Aims. Our purpose is to compare two different diagnostics for estimating stellar masses in early-type galaxies and to establish their level of reliability. In particular, we consider the well-studied sample of 15 field elliptical galaxies selected, from, the Sloan Lens ACS (SLACS) Survey (z = 0.06-0.33). We examine here the correlation between the stellar mass values, enclosed inside the Einstein radius (REin) of each lens, based on analyses of lensing and stellar dynamics combined and based on multiwavelength photometry spectral template fitting. Methods. The lensing+dynamics stellar mass Mlen+dyn(≤REin) is obtained from the published SLACS Survey results, assuming a two-component density distribution model and a prior from the fundamental plane on the mass-to-light ratio for the lens galaxies. The photometric stellar mass Mphot(≤REin) is measured by fitting the observed spectral energy distribution of the galaxies (from the SDSS multi-band photometry over 354-913 nm) with composite stellar population templates, under the assumption that light traces stellar mass. Results. The two methods are completely independent. They rely on several different assumptions, and so, in principle, both can have significant biases. Based on our sample of massive galaxies (log Mphot(≤REin) $sime; [10.3, 11.5]), we find consistency between the values of M Len-dyn(≤REin) and Mphot(≤R Ein). We obtain a Pearson linear correlation coefficient of 0.94 and a median value of the ratio between the former and the latter mass measurements of 1.1 ±0.1. This suggests that both methods can separately yield reliable stellar masses of early-type galaxies, and confirms that photometric mass estimates are accurate, as long as optical/near-IR rest frame photometry is available.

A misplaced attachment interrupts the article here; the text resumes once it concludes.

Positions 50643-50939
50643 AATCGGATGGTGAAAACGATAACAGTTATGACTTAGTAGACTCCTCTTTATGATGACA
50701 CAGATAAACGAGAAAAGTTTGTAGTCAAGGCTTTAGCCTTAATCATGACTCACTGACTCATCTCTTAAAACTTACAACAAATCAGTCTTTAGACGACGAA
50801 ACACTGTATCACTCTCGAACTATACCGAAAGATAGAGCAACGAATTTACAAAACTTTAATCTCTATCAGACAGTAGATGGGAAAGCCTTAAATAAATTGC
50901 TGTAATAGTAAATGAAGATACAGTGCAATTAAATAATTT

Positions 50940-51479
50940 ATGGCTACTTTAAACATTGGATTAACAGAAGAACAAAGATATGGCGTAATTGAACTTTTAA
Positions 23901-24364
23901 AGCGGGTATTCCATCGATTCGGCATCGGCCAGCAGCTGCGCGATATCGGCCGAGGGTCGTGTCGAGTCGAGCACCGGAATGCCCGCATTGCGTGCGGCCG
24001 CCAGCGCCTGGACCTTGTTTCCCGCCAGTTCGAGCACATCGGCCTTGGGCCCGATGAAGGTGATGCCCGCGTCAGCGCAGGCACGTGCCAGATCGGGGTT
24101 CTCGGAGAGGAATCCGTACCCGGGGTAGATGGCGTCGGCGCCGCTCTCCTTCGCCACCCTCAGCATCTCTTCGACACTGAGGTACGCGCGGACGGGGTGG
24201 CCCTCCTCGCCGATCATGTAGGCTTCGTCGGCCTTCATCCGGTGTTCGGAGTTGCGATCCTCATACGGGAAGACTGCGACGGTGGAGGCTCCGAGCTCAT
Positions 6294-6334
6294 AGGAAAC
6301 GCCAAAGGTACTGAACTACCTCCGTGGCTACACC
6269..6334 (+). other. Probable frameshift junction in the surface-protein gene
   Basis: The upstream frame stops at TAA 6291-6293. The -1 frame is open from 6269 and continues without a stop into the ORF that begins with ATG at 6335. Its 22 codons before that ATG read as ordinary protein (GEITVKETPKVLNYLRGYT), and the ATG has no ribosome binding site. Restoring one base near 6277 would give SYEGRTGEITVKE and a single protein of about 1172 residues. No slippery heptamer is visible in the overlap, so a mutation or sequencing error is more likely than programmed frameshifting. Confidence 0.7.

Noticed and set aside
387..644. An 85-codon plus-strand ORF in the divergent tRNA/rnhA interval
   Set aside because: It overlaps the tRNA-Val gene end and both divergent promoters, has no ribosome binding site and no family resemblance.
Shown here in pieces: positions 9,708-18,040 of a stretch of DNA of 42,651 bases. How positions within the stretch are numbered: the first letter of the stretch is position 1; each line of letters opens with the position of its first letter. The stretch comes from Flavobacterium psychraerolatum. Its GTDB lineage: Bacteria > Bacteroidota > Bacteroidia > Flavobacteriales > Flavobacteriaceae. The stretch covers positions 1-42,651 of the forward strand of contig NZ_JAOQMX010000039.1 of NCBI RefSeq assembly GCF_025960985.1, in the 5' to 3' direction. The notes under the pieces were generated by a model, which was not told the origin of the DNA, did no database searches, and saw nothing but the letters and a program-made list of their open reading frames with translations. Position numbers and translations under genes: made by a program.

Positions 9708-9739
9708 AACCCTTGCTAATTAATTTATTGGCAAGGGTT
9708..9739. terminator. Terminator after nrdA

- Cosmology: observations
- Galaxies: elliptical and lenticular, cD
- Galaxies: evolution
- Galaxy: formation
- Galaxy: kinematics and dynamics
- Gravitational lensing